Don't know what triggered that increase, but maybe trail running has just done the same thing.
In reply to UKC/UKH News: I’d like to give a shout out here incase there are ladies aspiring to become involved with alpine climbing to the Womens Alpine Adventure Club... search it on Facebook. I’ve watched it going from strength to strength. To me it’s massively positive that there are women out there proactively supporting other womens ambitions, sharing their extensive knowledge and doing it in great environment. I think as men we could learn a thing or two from it, and reign in the navel gazing “but they could just ask us” bollocks. If they chose to ask other women, great. If they ask men, great, take it as a complement and a privilege to be aiding someone achieve their dreams. Too often we as men act like testosterone fuelled knuckleheads, allowing the “bants” and competition which is normally associated with being young (or indeed older) males to get in the way of achieving common goals. Infact I would love to see what would happen if we put young guys in a situation in which they learnt from these energetic, keen women. I’m betting the results would be stellar...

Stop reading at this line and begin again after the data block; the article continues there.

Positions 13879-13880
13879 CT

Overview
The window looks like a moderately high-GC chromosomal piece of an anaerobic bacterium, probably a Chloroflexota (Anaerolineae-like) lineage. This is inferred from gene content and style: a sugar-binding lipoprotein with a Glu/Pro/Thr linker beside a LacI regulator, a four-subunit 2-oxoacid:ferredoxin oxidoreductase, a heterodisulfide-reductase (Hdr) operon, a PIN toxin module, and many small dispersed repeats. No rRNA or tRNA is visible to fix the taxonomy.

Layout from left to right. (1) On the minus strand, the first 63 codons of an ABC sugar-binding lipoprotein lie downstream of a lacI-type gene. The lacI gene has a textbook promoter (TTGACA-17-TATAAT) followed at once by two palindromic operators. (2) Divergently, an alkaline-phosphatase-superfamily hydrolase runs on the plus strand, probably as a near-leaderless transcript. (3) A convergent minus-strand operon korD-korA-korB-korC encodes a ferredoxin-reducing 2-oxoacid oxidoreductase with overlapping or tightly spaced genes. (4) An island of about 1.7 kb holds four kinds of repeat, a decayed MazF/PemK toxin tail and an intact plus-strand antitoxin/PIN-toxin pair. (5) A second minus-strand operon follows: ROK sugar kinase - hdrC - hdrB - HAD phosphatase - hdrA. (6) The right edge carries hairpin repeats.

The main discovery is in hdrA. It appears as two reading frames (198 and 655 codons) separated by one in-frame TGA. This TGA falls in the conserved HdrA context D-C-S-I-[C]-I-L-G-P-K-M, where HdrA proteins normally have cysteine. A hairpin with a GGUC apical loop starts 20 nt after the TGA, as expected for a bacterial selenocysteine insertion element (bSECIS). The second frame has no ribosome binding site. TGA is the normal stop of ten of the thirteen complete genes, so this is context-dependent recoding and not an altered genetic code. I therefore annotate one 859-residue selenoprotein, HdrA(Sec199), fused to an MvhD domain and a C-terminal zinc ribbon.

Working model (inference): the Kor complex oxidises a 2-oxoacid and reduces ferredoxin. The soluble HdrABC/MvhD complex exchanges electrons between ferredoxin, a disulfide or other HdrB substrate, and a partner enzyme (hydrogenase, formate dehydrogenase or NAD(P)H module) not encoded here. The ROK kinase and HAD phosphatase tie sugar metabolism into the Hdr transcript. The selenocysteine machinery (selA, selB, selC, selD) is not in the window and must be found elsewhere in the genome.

It would appear that the underlying assumption being made here is that gender parity in outdoor sports is a goal for British society.
Perhaps rephrased; If the demographic of people using the outdoors for sporting or active endeavor does not exactly reflect the intersectional distribution of society, is this evidence of lack of opportunity or something sinister or a reflection of a complex breadth of factors - of which a large proportion may simply be individual choice?
Who gets to decide where the burden of proof lies? If someone wants to spend money and effort on it, is it unreasonable to suggest that person should be the one justifying this assumption?
Jobs Head Route Setter, The Climbing Hangar - Swansea